Organization. Georgia has been a setback, but it's wrong to think the West has
no options for response. It has several, and it should use them.
Commentary by the Ottawa Mens Centre in the Globe and mail
Ottawa Mens Centre.com, from Ottawa, Canada) wrote: Who paid
Marcus Gee to write US Propaganda?
Marcus Gee just painted black, white and did a complete spin doctor job that
would have done Gobbles proud, sorry, George Bush proud.
The Georgian invasion was predicted by a financial analyst, the Georgian
president is well know to be as mad as a hatter and a liability. He knew that
the next American administration might just cut him loose or worse still,
provide Georgia with some good reasons as to why Georgia should send him back to
The US has been pumping billions of dollars into Georgia, part in payment for
their sending of 2,000 troops to Iraq and in part to protect their "investment"
or "foreign interest" aka "oil interests".
Marcus Gee's article is so blatantly biased and fake it begs the question as to
how much he was paid and by whom to write the story or that his political
connections force him into the writing of propaganda for the White House.
Ottawa Mens Centre.com, from Ottawa, Canada wrote: Mr.
Saakashvili blundered at the start? Marcus Gee refers to the premeditated
genocide of thousands of South Osettians who also choose to hold Russian
Passports as a "blunder"? Marcus Gee then calls Russia the devil incarnate and
the madcap Georgian president as some kind of saintly gift to the west aka
What kind of objectivity / journalism is that?
When I read the major newspapers, many Canadian newspapers have columns on the
genocide in South Osettia that is written by Americans for the American
Lets look at the facts, The mentally ill Georgian president chose five minutes
before the opening of the Olympic Games to launch an barrage on civilians
designed and aimed at residential homes not military targets, HOMES, he killed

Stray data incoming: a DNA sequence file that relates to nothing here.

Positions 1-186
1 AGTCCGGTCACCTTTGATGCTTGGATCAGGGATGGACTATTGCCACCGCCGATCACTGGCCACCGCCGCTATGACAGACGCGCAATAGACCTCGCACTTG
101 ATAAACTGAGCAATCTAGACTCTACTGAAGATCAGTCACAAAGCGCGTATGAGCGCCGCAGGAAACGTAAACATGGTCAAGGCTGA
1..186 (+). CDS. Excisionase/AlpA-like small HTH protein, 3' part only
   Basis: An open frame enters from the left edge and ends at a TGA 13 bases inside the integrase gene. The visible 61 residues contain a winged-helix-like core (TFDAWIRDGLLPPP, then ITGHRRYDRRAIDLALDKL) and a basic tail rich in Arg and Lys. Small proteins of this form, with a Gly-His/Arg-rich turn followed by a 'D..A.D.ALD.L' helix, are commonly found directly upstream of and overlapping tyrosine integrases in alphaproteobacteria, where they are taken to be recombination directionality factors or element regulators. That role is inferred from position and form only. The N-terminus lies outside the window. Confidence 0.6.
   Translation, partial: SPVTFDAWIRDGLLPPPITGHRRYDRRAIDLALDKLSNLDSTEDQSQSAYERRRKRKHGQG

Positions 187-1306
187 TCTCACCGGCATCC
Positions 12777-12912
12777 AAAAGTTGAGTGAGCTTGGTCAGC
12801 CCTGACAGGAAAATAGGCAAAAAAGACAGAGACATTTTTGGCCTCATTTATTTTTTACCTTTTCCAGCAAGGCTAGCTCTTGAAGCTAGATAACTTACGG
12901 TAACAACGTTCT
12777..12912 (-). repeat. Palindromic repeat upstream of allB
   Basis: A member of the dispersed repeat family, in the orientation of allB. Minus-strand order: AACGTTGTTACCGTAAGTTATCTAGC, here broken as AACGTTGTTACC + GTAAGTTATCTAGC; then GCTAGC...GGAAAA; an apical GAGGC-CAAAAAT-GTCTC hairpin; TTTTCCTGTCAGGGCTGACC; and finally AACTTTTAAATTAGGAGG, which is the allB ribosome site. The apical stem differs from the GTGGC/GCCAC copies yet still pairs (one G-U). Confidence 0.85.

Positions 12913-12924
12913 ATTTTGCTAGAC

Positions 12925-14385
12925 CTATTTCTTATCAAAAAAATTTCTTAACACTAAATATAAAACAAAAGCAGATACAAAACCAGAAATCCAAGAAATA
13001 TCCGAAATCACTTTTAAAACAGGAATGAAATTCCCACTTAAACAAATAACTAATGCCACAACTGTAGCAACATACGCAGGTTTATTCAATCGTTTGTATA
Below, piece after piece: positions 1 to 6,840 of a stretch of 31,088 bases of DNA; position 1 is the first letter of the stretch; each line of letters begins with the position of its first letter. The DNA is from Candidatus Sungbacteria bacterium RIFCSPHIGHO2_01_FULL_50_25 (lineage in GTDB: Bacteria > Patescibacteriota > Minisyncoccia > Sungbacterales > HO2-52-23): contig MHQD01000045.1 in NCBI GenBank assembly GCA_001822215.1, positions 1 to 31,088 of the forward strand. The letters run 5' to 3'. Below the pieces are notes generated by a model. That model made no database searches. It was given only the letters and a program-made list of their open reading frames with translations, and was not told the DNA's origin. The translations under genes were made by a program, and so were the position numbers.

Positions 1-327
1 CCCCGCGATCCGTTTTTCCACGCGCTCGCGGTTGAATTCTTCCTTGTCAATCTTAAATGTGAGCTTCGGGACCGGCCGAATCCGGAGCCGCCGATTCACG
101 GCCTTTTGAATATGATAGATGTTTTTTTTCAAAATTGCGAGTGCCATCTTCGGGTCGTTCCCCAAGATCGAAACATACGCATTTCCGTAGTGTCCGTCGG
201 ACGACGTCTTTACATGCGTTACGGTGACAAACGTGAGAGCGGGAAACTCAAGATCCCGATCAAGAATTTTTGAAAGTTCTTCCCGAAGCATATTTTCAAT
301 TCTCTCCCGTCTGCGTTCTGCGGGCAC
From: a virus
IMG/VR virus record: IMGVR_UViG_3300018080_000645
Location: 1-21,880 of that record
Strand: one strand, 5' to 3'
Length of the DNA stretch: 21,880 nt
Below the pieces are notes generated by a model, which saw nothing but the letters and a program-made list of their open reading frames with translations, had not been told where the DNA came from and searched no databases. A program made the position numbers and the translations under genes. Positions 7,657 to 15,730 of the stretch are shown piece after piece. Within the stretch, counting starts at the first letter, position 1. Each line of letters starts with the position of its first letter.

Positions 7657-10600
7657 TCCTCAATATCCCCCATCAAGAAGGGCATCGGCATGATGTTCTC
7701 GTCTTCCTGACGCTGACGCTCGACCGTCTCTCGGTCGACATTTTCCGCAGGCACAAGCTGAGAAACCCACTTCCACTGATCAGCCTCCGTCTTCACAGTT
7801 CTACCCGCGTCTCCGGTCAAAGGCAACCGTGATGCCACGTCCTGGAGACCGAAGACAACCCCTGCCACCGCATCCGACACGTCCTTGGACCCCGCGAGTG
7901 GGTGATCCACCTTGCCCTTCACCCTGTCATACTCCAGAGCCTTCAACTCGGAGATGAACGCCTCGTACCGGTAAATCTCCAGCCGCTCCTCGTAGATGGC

thousands of women and children, if children walked outside they got mowed down
with machine guns, they threw grenades into the basements of already shelled
The Russian response has been remarkably restrained. Even when the Arabs
launched a similar preemptive strike against Israel, they did not specifically
target civilians. Israel responded and spectacularly and seized a large amount
of territory to limit Israels enemies from doing it again. Georgia has a long
track record of breaking agreements. Now wonder Russia has sought out those
military supplies and destroyed them.
If you look at the pictures, Georgians are not afraid of Russian troops, quite
the opposite. Speak to real Georgians, with few exceptions, they will tell you
they have a US puppet president who is very obviously hell bent on war and chose
the Olympic games as a diversion for his American sponsored and funded genocidal
Gee, Marcus should apply for a job as a speech writer for the Republicans, only
problem is, by the time the next administration gets into power, they will
probably realize that Bush backed a mad murderer and lost.
Expect the political powers will have the above comments "pulled" as were
several other comments. Amazing the power that Washington has over foreign
Russian News. If you think CNN has the news, think again. Its
polluted and or sanitized by Washington and bears no resemblance to an objective
view of the facts. Unfortunately, too many Canadian and western press take the
lead from Washington and repeat Washington's propaganda. If you really want to
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Russia Today is a cross between CNN BBC National Geographic and the old Radio
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This has got to be the best most objective news channel available in English.
Their standards and quality not just surpass but set an example to the world of
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The best Russian Channels are in Russian. RTR Planetta (not free) and Chanel One
(not free) are the best you can get in Russian language. I only wish they
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Russian TV is very obviously state sponsored with no expense spared that results
in a quality that you just don't see on western TV. Its a pity we just don't see
any with English subtitles on western TV. www.OttawaMensCentre.com